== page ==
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Article: Bayesian dose finding by jointly modelling toxicity and efficacy as time-to-event outcomes

TitleBayesian dose finding by jointly modelling toxicity and efficacy as time-to-event outcomes
Authors
KeywordsAdaptive design
Bivariate survival function
Cure rate model
Phase I trial
Phase II trial
Survival curve
Issue Date2009
PublisherWiley-Blackwell Publishing Ltd. The Journal's web site is located at http://www.blackwellpublishing.com/journals/RSSC
Citation
Journal Of The Royal Statistical Society. Series C: Applied Statistics, 2009, v. 58 n. 5, p. 719-736 How to Cite?
AbstractIn traditional phase I and II clinical trial designs, toxicity and efficacy are often modelled as binary outcomes. Such methods ignore information on when the outcome event occurs, such as experiencing toxicity or achieving cure or remission. They also have difficulty accommodating a high accrual rate under which toxicity and efficacy outcomes cannot be observed in a timely manner, and thus delay treatment assignment. To address these issues, we propose a Bayesian adaptive phase I-II design that jointly models toxicity and efficacy as time-to-event outcomes. At each decision-making time, patients who have not experienced toxicity or efficacy are naturally censored. We apply the marginal cure rate model to account explicitly for those patients who are insusceptible to efficacy owing to drug resistance. The correlation between the bivariate time-to-toxicity and time-to-efficacy outcomes is properly adjusted through the Clayton model. After screening out the excessively toxic or futile doses, we adaptively assign each new patient to the most appropriate dose on the basis of the ratio of the areas under the predicted survival curves corresponding to toxicity and efficacy. We conducted extensive simulation studies to examine the operating characteristics of the method proposed, and we illustrate the application of the method in a clinical trial in prostate cancer. Our design selects the target dose with a high probability, treats most patients at the desirable dose and potentially shortens the duration of a trial. © 2009 Royal Statistical Society.
Persistent Identifierhttp://hdl.handle.net/10722/139731
ISSN
2015 Impact Factor: 1.354
2015 SCImago Journal Rankings: 1.092
References

 

DC FieldValueLanguage
dc.contributor.authorYuan, Yen_HK
dc.contributor.authorYin, Gen_HK
dc.date.accessioned2011-09-23T05:54:49Z-
dc.date.available2011-09-23T05:54:49Z-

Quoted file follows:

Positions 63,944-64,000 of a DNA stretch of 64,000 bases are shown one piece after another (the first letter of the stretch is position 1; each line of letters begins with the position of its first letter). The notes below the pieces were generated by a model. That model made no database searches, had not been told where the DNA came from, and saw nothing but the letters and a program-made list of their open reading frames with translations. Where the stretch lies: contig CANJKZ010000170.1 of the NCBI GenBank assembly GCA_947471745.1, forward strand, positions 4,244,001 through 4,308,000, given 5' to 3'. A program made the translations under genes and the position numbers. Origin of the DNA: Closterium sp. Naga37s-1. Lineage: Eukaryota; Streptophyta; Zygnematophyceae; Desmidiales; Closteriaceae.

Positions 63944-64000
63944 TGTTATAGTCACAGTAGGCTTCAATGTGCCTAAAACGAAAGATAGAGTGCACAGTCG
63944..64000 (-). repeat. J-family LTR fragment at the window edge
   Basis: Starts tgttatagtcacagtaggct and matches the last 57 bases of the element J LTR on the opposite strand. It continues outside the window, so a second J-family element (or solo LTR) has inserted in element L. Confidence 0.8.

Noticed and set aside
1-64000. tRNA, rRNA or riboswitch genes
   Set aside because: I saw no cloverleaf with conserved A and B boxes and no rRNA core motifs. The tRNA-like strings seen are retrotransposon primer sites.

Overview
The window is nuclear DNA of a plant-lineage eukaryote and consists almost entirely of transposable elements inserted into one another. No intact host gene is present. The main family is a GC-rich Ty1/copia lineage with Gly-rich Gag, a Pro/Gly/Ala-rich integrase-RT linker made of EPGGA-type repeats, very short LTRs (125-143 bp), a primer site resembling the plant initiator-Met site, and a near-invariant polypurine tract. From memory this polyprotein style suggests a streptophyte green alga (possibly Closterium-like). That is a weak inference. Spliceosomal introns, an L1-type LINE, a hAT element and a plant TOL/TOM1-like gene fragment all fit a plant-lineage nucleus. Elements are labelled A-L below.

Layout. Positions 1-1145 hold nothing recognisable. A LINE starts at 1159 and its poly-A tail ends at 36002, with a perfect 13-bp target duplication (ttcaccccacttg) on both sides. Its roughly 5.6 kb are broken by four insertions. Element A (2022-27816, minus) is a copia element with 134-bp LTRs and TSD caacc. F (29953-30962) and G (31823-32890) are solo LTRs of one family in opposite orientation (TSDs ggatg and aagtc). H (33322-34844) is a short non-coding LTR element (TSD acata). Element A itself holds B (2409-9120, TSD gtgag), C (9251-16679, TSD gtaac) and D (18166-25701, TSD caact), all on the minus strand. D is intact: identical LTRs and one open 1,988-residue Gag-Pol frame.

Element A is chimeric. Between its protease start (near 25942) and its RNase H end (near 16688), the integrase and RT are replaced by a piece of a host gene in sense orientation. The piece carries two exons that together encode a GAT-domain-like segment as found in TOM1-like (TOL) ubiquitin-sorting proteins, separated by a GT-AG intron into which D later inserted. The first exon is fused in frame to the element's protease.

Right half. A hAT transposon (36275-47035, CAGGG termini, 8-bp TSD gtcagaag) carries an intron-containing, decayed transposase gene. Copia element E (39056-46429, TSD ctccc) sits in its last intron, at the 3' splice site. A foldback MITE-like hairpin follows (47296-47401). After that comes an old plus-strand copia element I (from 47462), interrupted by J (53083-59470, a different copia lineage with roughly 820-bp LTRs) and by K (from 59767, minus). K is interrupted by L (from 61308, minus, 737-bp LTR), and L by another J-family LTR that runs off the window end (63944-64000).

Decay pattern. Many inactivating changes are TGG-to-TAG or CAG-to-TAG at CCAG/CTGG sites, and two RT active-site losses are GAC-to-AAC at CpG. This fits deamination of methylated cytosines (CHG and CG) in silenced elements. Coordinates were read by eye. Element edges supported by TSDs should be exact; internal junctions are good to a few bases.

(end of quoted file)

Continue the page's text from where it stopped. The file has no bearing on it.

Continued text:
dc.date.issued2009en_HK
dc.identifier.citationJournal Of The Royal Statistical Society. Series C: Applied Statistics, 2009, v. 58 n. 5, p. 719-736en_HK
dc.identifier.issn0035-9254en_HK
dc.identifier.urihttp://hdl.handle.net/10722/139731-
dc.description.abstractIn traditional phase I and II clinical trial designs, toxicity and efficacy are often modelled as binary outcomes. Such methods ignore information on when the outcome event occurs, such as experiencing toxicity or achieving cure or remission. They also have difficulty accommodating a high accrual rate under which toxicity and efficacy outcomes cannot be observed in a timely manner, and thus delay treatment assignment. To address these issues, we propose a Bayesian adaptive phase I-II design that jointly models toxicity and efficacy as time-to-event outcomes. At each decision-making time, patients who have not experienced toxicity or efficacy are naturally censored. We apply the marginal cure rate model to account explicitly for those patients who are insusceptible to efficacy owing to drug resistance. The correlation between the bivariate time-to-toxicity and time-to-efficacy outcomes is properly adjusted through the Clayton model. After screening out the excessively toxic or futile doses, we adaptively assign each new patient to the most appropriate dose on the basis of the ratio of the areas under the predicted survival curves corresponding to toxicity and efficacy. We conducted extensive simulation studies to examine the operating characteristics of the method proposed, and we illustrate the application of the method in a clinical trial in prostate cancer. Our design selects the target dose with a high probability, treats most patients at the desirable dose and potentially shortens the duration of a trial. © 2009 Royal Statistical Society.en_HK
dc.languageengen_US
dc.publisherWiley-Blackwell Publishing Ltd. The Journal's web site is located at http://www.blackwellpublishing.com/journals/RSSCen_HK
dc.relation.ispartofJournal of the Royal Statistical Society. Series C: Applied Statisticsen_HK
dc.rightsThe definitive version is available at www3.interscience.wiley.com-
dc.subjectAdaptive designen_HK
dc.subjectBivariate survival functionen_HK
dc.subjectCure rate modelen_HK
dc.subjectPhase I trialen_HK
dc.subjectPhase II trialen_HK
dc.subjectSurvival curveen_HK
dc.titleBayesian dose finding by jointly modelling toxicity and efficacy as time-to-event outcomesen_HK
dc.typeArticleen_HK
dc.identifier.openurlhttp://library.hku.hk:4550/resserv?sid=HKU:IR&issn=0035-9254&volume=58&issue=5&spage=719&epage=736&date=2009&atitle=Bayesian+dose+finding+by+jointly+modelling+toxicity+and+efficacy+as+time-to-event+outcomes-
dc.identifier.emailYin, G: gyin@hku.hken_HK
dc.identifier.authorityYin, G=rp00831en_HK
dc.description.naturelink_to_subscribed_fulltext-
dc.identifier.doi10.1111/j.1467-9876.2009.00674.xen_HK
dc.identifier.scopuseid_2-s2.0-70350136475en_HK
dc.identifier.hkuros195712en_US
dc.relation.referenceshttp://www.scopus.com/mlt/select.url?eid=2-s2.0-70350136475&selection=ref&src=s&origin=recordpageen_HK
dc.identifier.volume58en_HK
dc.identifier.issue5en_HK
dc.identifier.spage719en_HK
dc.identifier.epage736en_HK
dc.publisher.placeUnited Kingdomen_HK
dc.identifier.scopusauthoridYuan, Y=55176534400en_HK
dc.identifier.scopusauthoridYin, G=8725807500en_HK
dc.identifier.citeulike6032965-

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